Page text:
Surveys diverge on stickability of UK BEVs

Less than one-in-10 BEV drivers considering going back to ICE is consistent. But BEV back to hybrid may be an issue

Surveys diverge on stickability of UK BEVs
Two surveys, but different levels of wavering on the choice of having gone BEV 

Two recent surveys of UK BEV drivers have produced a remarkably similar number for UK drivers who have chosen BEV, but would consider going back to ICE. But one of them suggests that an appetite to switch from BEV to hybrid might be more prevalent.

Only 9pc of respondents in a poll carried out by Tusker, a company car and salary sacrifice car rental firm, said they would go back to driving a petrol or diesel car and 91pc of existing BEV drivers are either very satisfied or satisfied with driving an electric car.

And this exactly matches a finding by market research agency Biznography — albeit in a smaller survey covering only just over 100 BEV drivers — that also saw just 9pc of BEV drivers considering going petrol or diesel as their next car. But the latter also flagged that an additional two in 10 BEV drivers might push back from fully electric and opt next for a PHEV (15pc) or HEV (6pc).

Charger woes

Charging represents a major stumbling block in both surveys. Those considering a BEV-to-hybrid switch “mention charging issues at a much higher level than those who would stick with pure BEV”, Biznography finds. In the Tusker survey, 80pc of those who said they will not choose an EV as their next car highlighted their concerns about the charging infrastructure.

Both polls finds that the BEV-owning population remains dominated by those that can charge at home — 81pc of Tusker respondents and 83pc of those asked by Biznography.

Over 75pc of the BEV drivers Tusker surveyed only use public charging once a month or less. Biznography does not have a comparable figure, but it does find that 75pc of its BEV-driving respondent use at-home charging as a primary charging mode.

Nonetheless, of Tusker’s BEV owners, 61pc would still like to see more public chargers (second only to 65pc who want more range from their vehicles, which plays to a similar concern). On every metric of poor experience at public chargers — finding an available charger and delayed journeys because of that, broken chargers, chargers that felt unsafe, app issues or running out of juice entirely — Biznography’s 30pc of BEV waverers have been more exposed than the 70pc sticking with BEV.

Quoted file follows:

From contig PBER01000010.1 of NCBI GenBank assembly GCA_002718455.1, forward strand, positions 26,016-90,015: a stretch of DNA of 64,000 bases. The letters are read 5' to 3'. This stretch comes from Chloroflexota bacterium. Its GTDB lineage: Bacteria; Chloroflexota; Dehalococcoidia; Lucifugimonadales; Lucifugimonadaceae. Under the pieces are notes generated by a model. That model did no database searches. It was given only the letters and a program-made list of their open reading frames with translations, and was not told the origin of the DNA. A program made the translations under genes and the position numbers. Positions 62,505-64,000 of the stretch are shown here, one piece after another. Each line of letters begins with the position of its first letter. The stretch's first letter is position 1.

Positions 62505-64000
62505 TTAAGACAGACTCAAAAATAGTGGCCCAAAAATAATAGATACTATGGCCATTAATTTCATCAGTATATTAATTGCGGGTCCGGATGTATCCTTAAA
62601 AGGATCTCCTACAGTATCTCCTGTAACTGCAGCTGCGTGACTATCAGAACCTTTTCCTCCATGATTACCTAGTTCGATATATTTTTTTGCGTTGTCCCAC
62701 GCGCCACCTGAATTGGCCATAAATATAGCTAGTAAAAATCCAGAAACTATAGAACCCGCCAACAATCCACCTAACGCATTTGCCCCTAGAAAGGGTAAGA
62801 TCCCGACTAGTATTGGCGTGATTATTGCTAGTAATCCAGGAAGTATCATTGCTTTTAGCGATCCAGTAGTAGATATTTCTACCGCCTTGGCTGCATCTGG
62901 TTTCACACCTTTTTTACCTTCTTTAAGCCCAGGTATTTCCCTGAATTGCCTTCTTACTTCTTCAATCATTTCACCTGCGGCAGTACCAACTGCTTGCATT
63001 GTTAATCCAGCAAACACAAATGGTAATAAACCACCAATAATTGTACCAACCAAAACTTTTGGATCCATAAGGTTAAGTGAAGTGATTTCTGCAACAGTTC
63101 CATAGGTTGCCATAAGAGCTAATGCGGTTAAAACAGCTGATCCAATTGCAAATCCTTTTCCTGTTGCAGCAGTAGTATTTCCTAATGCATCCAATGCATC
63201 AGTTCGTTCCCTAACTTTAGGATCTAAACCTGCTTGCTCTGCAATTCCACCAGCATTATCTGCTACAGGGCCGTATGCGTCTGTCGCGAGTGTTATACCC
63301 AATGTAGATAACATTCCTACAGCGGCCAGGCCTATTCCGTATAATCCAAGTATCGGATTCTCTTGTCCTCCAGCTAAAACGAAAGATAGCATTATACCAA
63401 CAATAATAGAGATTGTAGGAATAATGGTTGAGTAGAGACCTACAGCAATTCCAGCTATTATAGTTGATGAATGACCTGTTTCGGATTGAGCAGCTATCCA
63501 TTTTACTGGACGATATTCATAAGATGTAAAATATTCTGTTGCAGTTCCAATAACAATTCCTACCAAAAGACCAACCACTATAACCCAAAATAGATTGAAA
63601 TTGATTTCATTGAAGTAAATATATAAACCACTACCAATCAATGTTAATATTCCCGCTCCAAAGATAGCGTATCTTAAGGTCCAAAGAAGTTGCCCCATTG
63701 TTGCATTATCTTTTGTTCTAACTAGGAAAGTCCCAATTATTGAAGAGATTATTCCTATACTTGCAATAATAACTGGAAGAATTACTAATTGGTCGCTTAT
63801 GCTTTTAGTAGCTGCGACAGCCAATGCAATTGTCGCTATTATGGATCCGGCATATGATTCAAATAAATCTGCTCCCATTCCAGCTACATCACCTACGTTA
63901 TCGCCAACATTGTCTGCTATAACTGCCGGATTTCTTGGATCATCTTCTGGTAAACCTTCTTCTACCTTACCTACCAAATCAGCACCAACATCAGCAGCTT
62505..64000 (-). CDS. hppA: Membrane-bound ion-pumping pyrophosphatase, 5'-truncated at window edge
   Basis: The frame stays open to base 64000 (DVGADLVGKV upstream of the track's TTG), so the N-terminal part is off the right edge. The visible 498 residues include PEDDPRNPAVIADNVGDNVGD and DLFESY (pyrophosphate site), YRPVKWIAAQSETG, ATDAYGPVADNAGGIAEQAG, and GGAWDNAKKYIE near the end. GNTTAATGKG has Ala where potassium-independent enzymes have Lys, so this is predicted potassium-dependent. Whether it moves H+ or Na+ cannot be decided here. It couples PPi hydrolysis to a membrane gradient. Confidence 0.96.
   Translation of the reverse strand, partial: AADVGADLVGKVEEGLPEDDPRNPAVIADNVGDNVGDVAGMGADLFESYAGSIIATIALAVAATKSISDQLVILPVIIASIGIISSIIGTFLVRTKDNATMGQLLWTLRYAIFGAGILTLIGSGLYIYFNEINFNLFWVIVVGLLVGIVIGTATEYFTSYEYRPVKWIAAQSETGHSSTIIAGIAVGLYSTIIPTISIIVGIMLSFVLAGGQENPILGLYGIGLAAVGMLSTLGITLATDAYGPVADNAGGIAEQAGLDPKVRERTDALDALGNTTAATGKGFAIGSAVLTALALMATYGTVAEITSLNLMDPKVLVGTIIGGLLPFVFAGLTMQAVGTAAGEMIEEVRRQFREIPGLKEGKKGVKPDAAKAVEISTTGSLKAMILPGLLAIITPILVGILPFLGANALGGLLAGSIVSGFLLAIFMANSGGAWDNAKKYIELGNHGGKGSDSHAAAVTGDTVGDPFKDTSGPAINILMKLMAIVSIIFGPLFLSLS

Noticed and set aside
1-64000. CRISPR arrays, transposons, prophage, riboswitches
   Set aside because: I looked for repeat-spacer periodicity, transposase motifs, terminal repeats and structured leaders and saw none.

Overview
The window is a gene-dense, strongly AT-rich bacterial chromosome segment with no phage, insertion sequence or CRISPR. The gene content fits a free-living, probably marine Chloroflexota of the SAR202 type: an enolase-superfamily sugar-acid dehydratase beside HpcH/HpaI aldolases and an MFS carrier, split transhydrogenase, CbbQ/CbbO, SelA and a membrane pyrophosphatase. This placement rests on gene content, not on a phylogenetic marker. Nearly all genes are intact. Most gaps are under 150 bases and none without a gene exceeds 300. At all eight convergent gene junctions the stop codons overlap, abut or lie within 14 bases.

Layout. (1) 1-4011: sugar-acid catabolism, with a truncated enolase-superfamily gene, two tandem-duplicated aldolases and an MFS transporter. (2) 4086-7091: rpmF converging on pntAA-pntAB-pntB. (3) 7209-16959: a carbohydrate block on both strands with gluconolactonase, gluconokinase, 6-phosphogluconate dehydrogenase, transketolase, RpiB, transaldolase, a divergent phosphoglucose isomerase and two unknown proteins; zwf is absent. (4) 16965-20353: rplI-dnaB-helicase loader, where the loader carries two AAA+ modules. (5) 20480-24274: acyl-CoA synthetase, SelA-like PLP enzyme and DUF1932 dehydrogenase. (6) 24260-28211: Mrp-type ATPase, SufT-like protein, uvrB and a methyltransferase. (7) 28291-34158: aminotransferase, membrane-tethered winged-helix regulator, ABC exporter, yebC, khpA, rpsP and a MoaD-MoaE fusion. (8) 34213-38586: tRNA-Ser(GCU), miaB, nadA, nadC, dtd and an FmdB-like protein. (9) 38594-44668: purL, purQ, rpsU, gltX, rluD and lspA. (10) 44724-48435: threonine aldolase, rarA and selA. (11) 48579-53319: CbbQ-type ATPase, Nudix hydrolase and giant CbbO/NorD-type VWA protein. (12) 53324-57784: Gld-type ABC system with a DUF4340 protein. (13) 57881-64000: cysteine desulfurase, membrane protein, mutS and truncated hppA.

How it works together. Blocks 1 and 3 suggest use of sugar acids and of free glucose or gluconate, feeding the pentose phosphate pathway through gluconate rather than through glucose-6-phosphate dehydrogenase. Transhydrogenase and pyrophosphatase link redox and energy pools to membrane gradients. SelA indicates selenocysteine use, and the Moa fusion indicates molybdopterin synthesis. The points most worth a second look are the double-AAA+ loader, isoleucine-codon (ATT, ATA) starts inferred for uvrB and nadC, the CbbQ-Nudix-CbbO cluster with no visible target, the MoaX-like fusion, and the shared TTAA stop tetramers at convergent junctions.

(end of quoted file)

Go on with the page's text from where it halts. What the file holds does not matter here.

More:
Even the 21pc of Biznography respondents who are considering BEV as their next vehicle cite range anxiety and charging speed as remaining concerns, albeit not deal breakers. For an additional 39pc who would be prepared to consider BEV but not likely to be their next choice, they are “unconvinced of the practicality of [B]EVs” and range anxiety and charging speed are active barriers, as well as concerns over the quality and acquisition cost of current BEV options.

Some of this is perception, rather than reality. Tusker finds that only 9pc of this petrol-driving population drive more than 200 miles per week, and only 6pc make a journey of over 100 miles at least weekly. The average range of a BEV in the UK is over 219 miles, Tusker says.

Of the BEV drivers it polled, 76pc confirmed they got over 150 miles per charge — enough to cover the weekly mileage of 77pc of the petrol drivers polled — by only charging once a week. And, even among petrol drivers, 58pc had noticed more public charging points appearing over the last year.

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